Pre-Authorized Debit

Pre-Authorized debits (PADs) are a powerful tool for businesses. They are sometimes called direct debit, pre-authorized chequing (PAC), pre-authorized withdrawals or pre-authorized payments (PAPs). 

PADs are typically used for recurring payments, like mortgages and utilities, membership dues, charitable donations, RSP investments, and insurance premiums. 

Personal PADs are automated recurring payments from your customers' bank accounts for the goods or services you provide. 

Business PADs arrange payments for goods or services related to your business, for example, payments between franchisees and franchisors, distributors and suppliers, or dealers and manufacturers. 

Cash Management PADs transfer, consolidate or reposition funds between accounts held by your business or closely affiliated businesses at different financial institutions. For example, a parent company can use cash management PADs to draw funds from an account of its subsidiary. 

Payments Canada and its participant financial institutions have established terms and conditions for the processing of PADs to ensure proper authorization and protect against improper withdrawals. 

Recurring charges to credit cards are not considered PADs and aren't covered by Rule H1.

Getting started

First, check if your financial institution offers a PAD service for business clients. If it does, you'll enter into a contract (called a "Payee Letter of Undertaking" in Rule H1). Your financial institution will agree to issue PADs on your behalf, and you'll agree to follow Payments Canada Rules that apply to PADs.

You also need to have an agreement (called a Payor's PAD Agreement in Rule H1) in place with your customers. This agreement can be completed on paper or electronically (online or by telephone for example).

Your financial institution is responsible to review the forms and related processes that you intend to use. Your financial institution may also have a template agreement that you can use. You can also include the mandatory elements of the PAD agreement within another agreement or contract.

All agreements must contain mandatory elements (found in Appendix II of Rule H1):

  1. the date of the agreement, and your client's signature (on paper agreements)
  2. the payor's authorization to withdraw funds from a specific account (you can ask your customer for a "void" cheque to confirm their account information, but this isn't mandatory)
  3. the PAD category
    1. personal (e.g. utility, mortgage, etc.)
    2. business (e.g. for a business' commercial activities like supplies, lease, etc.)
    3. cash management (e.g. for a parent company to take funds from the subsidiary)
  4. the amount
    1. if the payments are for a fixed amount, that amount must be specified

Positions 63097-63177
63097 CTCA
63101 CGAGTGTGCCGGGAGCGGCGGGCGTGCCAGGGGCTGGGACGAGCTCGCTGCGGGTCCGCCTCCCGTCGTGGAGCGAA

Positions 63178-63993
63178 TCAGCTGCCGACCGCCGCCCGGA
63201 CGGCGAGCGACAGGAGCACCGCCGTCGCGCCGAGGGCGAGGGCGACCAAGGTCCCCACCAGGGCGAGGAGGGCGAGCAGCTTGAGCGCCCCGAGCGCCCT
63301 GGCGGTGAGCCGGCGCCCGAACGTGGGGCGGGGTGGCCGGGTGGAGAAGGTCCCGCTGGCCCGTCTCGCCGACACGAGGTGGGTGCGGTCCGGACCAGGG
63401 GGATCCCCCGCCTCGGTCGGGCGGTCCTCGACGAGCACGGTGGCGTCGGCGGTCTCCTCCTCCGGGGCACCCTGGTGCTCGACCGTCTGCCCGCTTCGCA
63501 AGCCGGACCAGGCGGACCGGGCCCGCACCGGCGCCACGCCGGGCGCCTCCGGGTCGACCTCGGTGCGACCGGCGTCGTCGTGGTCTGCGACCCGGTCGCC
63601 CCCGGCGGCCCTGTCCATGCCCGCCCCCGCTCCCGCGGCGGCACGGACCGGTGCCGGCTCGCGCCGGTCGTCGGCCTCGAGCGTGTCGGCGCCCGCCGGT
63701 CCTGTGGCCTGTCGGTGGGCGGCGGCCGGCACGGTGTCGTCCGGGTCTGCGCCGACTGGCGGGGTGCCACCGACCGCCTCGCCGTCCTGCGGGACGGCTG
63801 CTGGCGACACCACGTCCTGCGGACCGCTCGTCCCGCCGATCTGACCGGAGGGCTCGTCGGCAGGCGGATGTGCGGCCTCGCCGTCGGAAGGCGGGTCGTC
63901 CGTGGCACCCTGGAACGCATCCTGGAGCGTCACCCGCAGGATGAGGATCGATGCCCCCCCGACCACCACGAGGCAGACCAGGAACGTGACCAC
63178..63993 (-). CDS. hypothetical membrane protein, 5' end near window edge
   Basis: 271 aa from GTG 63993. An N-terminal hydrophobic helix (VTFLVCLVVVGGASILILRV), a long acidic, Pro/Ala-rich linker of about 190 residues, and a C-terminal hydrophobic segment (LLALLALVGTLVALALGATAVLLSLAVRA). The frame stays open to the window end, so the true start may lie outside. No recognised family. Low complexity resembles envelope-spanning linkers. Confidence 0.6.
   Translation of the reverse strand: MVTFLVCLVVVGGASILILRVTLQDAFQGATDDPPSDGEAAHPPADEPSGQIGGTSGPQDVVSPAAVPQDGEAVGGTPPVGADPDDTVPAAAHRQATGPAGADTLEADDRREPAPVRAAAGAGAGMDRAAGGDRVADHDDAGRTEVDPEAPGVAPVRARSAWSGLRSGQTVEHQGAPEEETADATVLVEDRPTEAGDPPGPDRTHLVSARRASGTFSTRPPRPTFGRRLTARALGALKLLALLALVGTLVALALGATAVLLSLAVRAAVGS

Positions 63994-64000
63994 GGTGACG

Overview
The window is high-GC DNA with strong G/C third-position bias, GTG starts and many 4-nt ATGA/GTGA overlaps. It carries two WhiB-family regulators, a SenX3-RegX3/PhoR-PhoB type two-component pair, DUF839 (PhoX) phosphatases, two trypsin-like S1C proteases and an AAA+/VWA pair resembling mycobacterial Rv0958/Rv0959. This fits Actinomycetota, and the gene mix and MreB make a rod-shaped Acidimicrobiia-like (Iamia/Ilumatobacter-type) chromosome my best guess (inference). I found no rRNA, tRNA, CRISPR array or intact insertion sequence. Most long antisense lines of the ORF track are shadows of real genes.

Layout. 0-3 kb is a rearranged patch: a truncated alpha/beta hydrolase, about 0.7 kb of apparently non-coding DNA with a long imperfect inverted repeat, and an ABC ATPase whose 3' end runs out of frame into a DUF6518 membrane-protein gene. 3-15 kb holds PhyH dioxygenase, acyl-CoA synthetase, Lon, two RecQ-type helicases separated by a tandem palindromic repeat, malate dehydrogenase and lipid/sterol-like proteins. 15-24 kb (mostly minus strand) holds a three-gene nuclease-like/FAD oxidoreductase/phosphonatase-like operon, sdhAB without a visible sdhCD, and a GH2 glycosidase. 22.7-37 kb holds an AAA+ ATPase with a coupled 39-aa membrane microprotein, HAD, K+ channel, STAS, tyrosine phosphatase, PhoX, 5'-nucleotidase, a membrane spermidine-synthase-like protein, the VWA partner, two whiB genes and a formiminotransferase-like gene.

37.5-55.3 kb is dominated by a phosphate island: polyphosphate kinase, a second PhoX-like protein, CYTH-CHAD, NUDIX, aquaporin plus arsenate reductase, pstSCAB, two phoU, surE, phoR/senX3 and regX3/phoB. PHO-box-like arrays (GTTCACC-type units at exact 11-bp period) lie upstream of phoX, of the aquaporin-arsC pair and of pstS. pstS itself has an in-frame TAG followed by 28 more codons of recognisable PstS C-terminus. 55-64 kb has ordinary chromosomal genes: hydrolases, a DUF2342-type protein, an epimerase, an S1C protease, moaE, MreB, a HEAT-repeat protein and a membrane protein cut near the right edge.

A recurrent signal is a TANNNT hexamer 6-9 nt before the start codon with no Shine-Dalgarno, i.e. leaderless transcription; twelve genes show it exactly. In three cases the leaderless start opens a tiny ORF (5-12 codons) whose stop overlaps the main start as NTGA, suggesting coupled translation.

2. if the payments are for a variable amount (like a utility bill that varies based on usage), the agreement must specify that

Note: In the case of variable amounts, you must give at least 10 days' notice of the amount before the payment, unless you and the payor mutually agree to waive or shorten this period, or if the payor asks you to change the amount.

  1. the timing
    1. set intervals (i.e. weekly, monthly, annually, on set dates, etc.)
    2. triggered by a specified event (i.e. funds will be withdrawn from the account each time the payor contacts the investment broker to purchase an investment)
    3. sporadic (i.e. debits that occur occasionally, irregularly, intermittently, infrequently, etc.)

Note: The payor's authorization is required before each sporadic PAD. This can be done through a password or secret code, for example.

  1. instructions on how to cancel the agreement
  2. contact information so that the payor can contact the you, the payee
  3. a mandatory recourse/reimbursement statement, which must read: "You [or I/We, depending on the context] have certain recourse rights if any debit does not comply with this agreement. For example, you [I/we] have the right to receive reimbursement for any debit that is not authorized or is not consistent with this PAD Agreement. To obtain more information on your [my/our] recourse rights, [I/we may] contact your [my/our] financial institution or visit"

Additional requirements for electronic agreements

If your customers sign up electronically, it's your responsibility to verify that the personal and/or banking information given actually belongs to them. For examples on how to do this, consult section 5 (e) of Rule H1 or ask your financial institution.

You must also send the customer a written confirmation of the terms of the agreement at least 3 days before the first payment (email is acceptable). The confirmation must include all of the mandatory elements found in Appendix IV of Rule H1.

To set up cash management PADs

Since you're moving money between accounts held by the same, or closely affiliated businesses, you don't need to set up a PAD agreement with the other party. You do, however, need to have an agreement in place (a Payee Letter of Undertaking) with the financial institution that will process these payments for you.